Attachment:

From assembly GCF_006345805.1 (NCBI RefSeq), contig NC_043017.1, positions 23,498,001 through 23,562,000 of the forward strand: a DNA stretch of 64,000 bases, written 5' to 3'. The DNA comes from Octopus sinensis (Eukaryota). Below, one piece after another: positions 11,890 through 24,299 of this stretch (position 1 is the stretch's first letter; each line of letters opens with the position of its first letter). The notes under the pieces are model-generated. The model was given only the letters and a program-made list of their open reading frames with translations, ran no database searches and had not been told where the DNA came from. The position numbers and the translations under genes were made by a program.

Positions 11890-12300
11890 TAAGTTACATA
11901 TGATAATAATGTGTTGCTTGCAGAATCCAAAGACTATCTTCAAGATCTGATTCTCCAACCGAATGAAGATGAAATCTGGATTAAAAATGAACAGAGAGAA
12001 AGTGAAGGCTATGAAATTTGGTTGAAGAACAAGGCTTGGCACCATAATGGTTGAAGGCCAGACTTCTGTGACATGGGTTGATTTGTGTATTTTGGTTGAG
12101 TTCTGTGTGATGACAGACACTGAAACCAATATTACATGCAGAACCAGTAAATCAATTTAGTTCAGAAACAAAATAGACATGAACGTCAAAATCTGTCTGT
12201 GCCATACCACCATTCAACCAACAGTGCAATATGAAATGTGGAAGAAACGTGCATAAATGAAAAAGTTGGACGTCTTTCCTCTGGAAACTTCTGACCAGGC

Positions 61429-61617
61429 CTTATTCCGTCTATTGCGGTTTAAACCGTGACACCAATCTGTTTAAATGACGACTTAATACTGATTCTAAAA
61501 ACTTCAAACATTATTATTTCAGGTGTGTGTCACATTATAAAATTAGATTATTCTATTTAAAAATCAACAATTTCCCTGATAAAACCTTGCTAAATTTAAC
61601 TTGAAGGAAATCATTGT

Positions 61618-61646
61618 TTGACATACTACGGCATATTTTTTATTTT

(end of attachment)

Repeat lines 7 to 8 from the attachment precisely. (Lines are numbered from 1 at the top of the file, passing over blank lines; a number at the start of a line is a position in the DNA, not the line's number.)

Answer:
12201 GCCATACCACCATTCAACCAACAGTGCAATATGAAATGTGGAAGAAACGTGCATAAATGAAAAAGTTGGACGTCTTTCCTCTGGAAACTTCTGACCAGGC

Positions 61429-61617